Case’s new residential village takes architecture to the next level
Village at 115 combines traditional, futuristic elements
Case Western Reserve University’s new residential village is an architectural wonder.
The Village at 115, which will open this fall, is noteworthy architecturally for the way it combines traditional collegiate elements with 21st-century features.
Geoff Wooding, the lead architect on the project, points out that the buildings have cast stone elements on the exterior, which evoke the collegiate gothic style while at the same time shielding the interiors from sun glare, thereby reducing demand for air conditioning. The buildings make extensive use of natural lighting in order to reduce the use of daytime electrical lighting.
“We want to recall some of the wonderful collegiate gothic buildings on the campus and at other universities, but at the same time create a feel that is of this time and place and is as advanced and efficient in its function as it can be,” says Wooding.
Conservation is an integral part of the Village at 115, both in its construction and its operation. For example, approximately 80 percent of the waste material from the construction site is recycled, and many of the materials have been procured locally.
The finished project will be among the most environmentally-conscious of its kind in the country. Among its most notable features will be a unique system for collecting runoff water and piping it directly into the ground, rather than the city’s wastewater collection system. Hot and chilled water are generated at two locations in the buildings and distributed to each house so as to maximize the use of free cooling during the “shoulder” spring and fall season.
In addition, each house will have informational kiosks where students can see statistics on water, gas and electricity consumption, calculate energy consumption on a per-house or per-student basis, and compare consumption among the houses and with older buildings on campus.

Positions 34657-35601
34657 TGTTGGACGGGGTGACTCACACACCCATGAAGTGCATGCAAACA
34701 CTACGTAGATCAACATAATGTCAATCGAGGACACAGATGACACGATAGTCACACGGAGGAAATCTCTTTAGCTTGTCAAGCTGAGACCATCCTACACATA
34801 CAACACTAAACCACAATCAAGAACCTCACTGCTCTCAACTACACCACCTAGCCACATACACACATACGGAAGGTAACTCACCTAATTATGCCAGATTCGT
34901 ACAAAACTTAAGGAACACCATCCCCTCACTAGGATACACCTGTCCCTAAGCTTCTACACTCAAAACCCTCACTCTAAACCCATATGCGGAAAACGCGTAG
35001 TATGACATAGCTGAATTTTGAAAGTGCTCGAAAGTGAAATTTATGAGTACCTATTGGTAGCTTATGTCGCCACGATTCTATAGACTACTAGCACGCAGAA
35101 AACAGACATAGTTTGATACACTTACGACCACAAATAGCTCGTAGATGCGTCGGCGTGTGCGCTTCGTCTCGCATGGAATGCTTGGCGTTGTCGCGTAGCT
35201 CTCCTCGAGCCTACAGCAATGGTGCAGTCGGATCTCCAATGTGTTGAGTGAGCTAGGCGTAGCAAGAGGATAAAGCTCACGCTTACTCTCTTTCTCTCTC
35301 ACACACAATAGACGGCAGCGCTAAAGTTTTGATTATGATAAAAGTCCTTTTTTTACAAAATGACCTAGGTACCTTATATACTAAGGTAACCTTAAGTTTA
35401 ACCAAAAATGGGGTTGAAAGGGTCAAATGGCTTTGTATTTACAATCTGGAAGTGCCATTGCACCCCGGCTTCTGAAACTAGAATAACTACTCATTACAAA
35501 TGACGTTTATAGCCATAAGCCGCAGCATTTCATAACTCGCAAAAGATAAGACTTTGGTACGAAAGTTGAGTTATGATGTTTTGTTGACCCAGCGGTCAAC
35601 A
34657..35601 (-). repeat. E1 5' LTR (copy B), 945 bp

The Village at 115 consists of seven inter-connected houses built around the university’s renovated football field, along with a 1,200-car garage. When it opens in early August it will house approximately 740 students – primarily juniors and seniors – in 172 air-conditioned suites ranging in size from studios to nine bedrooms, most with living rooms and full kitchens. It was designed by the architectural firm Goody Clancy at a cost of $126.4 million
In addition to the individual suite amenities, each house will have a number of features designed to foster interaction and facilitate group learning. Among these are a house lounge with a fireplace, group study rooms, and music practice rooms. The complex also features a striking clock tower as well as a library, a Starbucks, fitness center, and convenience store. The entire complex has wireless Internet access.
There is more information available about this unique project, as well as images of it, available on the web here: http://studentaffairs.case.edu/living/construction/default.html and here: http://studentaffairs.case.edu/living/construction/phase1/.
About Case Western Reserve University
Case is among the nation's leading research institutions. Founded in 1826 and shaped by the unique merger of the Case Institute of Technology and Western Reserve University, Case is distinguished by its strengths in education, research, service, and experiential learning. Located in Cleveland, Case offers nationally recognized programs in the Arts and Sciences, Dental Medicine, Engineering, Law, Management, Medicine, Nursing, and Social Work. http://www.case.edu.